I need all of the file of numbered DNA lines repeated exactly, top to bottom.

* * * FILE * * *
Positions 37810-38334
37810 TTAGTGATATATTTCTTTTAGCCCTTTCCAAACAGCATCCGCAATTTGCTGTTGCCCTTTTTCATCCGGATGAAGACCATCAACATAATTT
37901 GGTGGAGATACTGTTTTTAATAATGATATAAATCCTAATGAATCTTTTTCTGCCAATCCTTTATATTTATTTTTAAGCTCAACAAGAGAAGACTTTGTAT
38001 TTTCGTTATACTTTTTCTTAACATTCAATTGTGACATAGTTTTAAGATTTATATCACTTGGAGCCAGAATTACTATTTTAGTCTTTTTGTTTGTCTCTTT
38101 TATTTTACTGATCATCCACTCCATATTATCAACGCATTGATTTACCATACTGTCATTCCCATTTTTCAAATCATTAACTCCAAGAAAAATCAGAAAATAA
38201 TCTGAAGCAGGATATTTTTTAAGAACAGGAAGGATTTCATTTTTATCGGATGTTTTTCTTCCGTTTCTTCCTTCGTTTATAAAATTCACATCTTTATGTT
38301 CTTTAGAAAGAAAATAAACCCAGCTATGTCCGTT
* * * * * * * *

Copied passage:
Positions 37810-38334
37810 TTAGTGATATATTTCTTTTAGCCCTTTCCAAACAGCATCCGCAATTTGCTGTTGCCCTTTTTCATCCGGATGAAGACCATCAACATAATTT
37901 GGTGGAGATACTGTTTTTAATAATGATATAAATCCTAATGAATCTTTTTCTGCCAATCCTTTATATTTATTTTTAAGCTCAACAAGAGAAGACTTTGTAT
38001 TTTCGTTATACTTTTTCTTAACATTCAATTGTGACATAGTTTTAAGATTTATATCACTTGGAGCCAGAATTACTATTTTAGTCTTTTTGTTTGTCTCTTT
38101 TATTTTACTGATCATCCACTCCATATTATCAACGCATTGATTTACCATACTGTCATTCCCATTTTTCAAATCATTAACTCCAAGAAAAATCAGAAAATAA
38201 TCTGAAGCAGGATATTTTTTAAGAACAGGAAGGATTTCATTTTTATCGGATGTTTTTCTTCCGTTTCTTCCTTCGTTTATAAAATTCACATCTTTATGTT
38301 CTTTAGAAAGAAAATAAACCCAGCTATGTCCGTT